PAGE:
Jesus announces it is time to begin His journey to the cross. Will you follow?
John 12: 20-29
20 Now there were some Greeks among those who were going up to worship at the feast; 21 these then came to Philip, who was from Bethsaida of Galilee, and began to ask him, saying, “Sir, we wish to see Jesus.” 22 Philip *came and *told Andrew; Andrew and Philip *came and *told Jesus. 23 And Jesus *answered them, saying, “ The hour has come for the Son of Man to be glorified. 24 Truly, truly, I say to you, unless a grain of wheat falls into the earth and dies, it remains alone; but if it dies, it bears much fruit. 25 He who loves his life loses it, and he who hates his life in this world will keep it to life eternal. 26 If anyone serves Me, he must follow Me; and where I am, there My servant will be also; if anyone serves Me, the Father will honor him. 27 “ Now My soul has become troubled; and what shall I say, ‘ Father, save Me from this hour’? But for this purpose I came to this hour. 28 Father, glorify Your name.” Then a voice came out of heaven: “I have both glorified it, and will glorify it again.” 29 So the crowd of people who stood by and heard it were saying that it had thundered; others were saying, “ An angel has spoken to Him.”
For this whole week in the scriptures, things seem pretty hectic. This is the biggest holiday in the Jewish tradition and there are many people coming and going in Jerusalem. The events that unfold are connected and fast paced. It is kinda hard to find good “stopping points” to talk about.
The first part of this is somewhat funny to me. Andrew and Philip tell Jesus that some Greeks have come to see Him and He answers with “the time has come.” Was the presence of the foreigners the final sign for Jesus to begin His walk to the cross? Maybe He was just waiting for the disciples to return from where they were to announce that it’s time to “roll out.” After having just read the Apostle Paul’s discourse on Christ’s salvation being for the Gentiles as well as the Jews in Romans 11, I believe that Jesus was waiting for Gentiles to arrive to also witness His crucifixion. Until now, the Jews had been God’s only chosen people, but Jesus’ ministry illustrated that God loves all people (yeah, even the Samaritans) and it was for all mankind that He was about to die.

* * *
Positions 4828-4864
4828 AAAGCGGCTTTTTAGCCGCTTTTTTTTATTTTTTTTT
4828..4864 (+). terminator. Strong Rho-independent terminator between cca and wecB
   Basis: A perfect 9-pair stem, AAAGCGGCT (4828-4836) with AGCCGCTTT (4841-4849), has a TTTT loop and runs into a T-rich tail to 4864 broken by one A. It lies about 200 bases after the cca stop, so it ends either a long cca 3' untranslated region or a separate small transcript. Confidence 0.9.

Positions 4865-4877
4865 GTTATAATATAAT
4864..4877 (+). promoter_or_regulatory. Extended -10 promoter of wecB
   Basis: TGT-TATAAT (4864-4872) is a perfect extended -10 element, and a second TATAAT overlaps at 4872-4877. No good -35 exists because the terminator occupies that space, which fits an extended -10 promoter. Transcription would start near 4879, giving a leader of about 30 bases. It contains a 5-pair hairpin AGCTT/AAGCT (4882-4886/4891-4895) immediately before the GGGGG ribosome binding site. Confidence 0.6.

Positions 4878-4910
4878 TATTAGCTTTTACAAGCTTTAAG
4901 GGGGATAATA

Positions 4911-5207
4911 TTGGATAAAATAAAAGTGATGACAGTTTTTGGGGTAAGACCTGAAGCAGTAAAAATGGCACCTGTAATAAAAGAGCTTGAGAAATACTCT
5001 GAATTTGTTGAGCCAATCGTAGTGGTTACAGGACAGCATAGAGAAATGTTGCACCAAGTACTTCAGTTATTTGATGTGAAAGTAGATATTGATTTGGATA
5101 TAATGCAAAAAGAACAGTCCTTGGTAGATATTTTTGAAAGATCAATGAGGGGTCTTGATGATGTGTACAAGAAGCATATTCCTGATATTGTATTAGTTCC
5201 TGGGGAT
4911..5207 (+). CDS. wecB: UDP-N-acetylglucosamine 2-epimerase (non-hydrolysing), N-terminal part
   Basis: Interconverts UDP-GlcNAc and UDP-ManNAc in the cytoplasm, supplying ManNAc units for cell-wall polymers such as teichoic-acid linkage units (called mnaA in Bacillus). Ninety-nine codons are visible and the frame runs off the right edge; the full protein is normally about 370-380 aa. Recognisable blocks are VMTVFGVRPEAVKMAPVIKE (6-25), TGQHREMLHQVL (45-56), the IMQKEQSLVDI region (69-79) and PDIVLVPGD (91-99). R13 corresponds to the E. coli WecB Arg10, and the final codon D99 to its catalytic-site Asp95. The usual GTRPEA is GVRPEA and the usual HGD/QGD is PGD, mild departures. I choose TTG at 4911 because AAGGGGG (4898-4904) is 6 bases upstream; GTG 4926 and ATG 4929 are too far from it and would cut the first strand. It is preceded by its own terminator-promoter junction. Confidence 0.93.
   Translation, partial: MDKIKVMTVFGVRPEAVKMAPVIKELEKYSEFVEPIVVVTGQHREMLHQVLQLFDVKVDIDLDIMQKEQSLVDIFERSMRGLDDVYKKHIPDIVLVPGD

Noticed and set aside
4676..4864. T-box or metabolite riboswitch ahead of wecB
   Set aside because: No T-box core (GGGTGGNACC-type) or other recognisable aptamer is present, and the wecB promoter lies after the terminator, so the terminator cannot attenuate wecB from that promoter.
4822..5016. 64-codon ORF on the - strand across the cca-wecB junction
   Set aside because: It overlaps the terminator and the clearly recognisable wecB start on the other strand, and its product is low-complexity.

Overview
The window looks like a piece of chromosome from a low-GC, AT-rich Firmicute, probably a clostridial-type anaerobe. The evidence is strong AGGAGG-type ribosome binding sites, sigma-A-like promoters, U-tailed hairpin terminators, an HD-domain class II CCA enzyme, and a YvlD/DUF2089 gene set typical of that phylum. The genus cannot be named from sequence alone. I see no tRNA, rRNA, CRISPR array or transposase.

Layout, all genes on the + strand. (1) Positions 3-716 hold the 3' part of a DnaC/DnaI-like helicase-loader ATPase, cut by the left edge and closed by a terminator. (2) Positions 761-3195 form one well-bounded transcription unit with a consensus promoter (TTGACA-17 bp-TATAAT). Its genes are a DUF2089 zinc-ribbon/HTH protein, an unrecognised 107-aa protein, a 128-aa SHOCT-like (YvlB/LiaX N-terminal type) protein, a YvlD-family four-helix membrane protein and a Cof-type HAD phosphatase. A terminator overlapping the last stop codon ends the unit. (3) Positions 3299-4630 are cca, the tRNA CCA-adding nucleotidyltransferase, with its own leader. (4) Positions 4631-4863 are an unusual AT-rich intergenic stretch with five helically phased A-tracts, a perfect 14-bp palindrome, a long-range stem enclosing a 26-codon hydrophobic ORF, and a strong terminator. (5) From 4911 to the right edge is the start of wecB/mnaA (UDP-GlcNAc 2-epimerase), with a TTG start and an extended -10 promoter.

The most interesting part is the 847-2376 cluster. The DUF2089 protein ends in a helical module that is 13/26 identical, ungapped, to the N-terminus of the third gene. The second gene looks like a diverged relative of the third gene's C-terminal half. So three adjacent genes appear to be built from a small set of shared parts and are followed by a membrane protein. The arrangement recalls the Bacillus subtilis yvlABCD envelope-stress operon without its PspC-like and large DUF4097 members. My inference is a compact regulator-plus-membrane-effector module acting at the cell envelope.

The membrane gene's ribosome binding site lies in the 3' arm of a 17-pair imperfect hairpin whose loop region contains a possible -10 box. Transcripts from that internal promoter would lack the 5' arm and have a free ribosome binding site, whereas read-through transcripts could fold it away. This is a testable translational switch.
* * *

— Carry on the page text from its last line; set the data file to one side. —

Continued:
Verses 24-26 seem out of place, don’t they? This usually means that we need to stop, reread, and figure out how they actually go together. I can’t imagine how it seemed to those listening to Him speak at the time, given that they did not yet full understand what was about to happen. I’m sure some people thought, “there He goes babbling on in parables again.” The three verses actually repeat the same thing. The grain of wheat is the worldly life, which in dying will bear spiritual fruit. This is why He says that if we cherish or love our worldly life as a priority, then once we fall dead, that’s the end of the story. However, if we detest our fleshly desires and purposely die to sin, we will be reborn in Spirit. How is this accomplished? By following Jesus (verse 26).
Jesus knows what is about to happen. We watch “The Passion of the Christ” and wince when Jesus is whipped. Imagine knowing that this was about to happen to you. You can already feel your flesh being torn off, your blood running down your face. Doesn’t seem like a fun experience to look forward to. However, just as He taught Peter to keep his gaze affixed on Jesus in the incident on the lake when they walked on water together, Jesus keeps His eyes focused on the goal: fulfilling the purpose God gave Him on earth.
God then reaffirms Jesus’ purpose. Isn’t this refreshing? To know that as we seek out God’s purpose for our lives, He will continually reaffirm our calling if we begin to question it? What is it you are questioning in your life? Have you asked God for affirmation of His purpose for you? Are you still clinging to your worldly life or are you embracing His spiritual life that He has given you?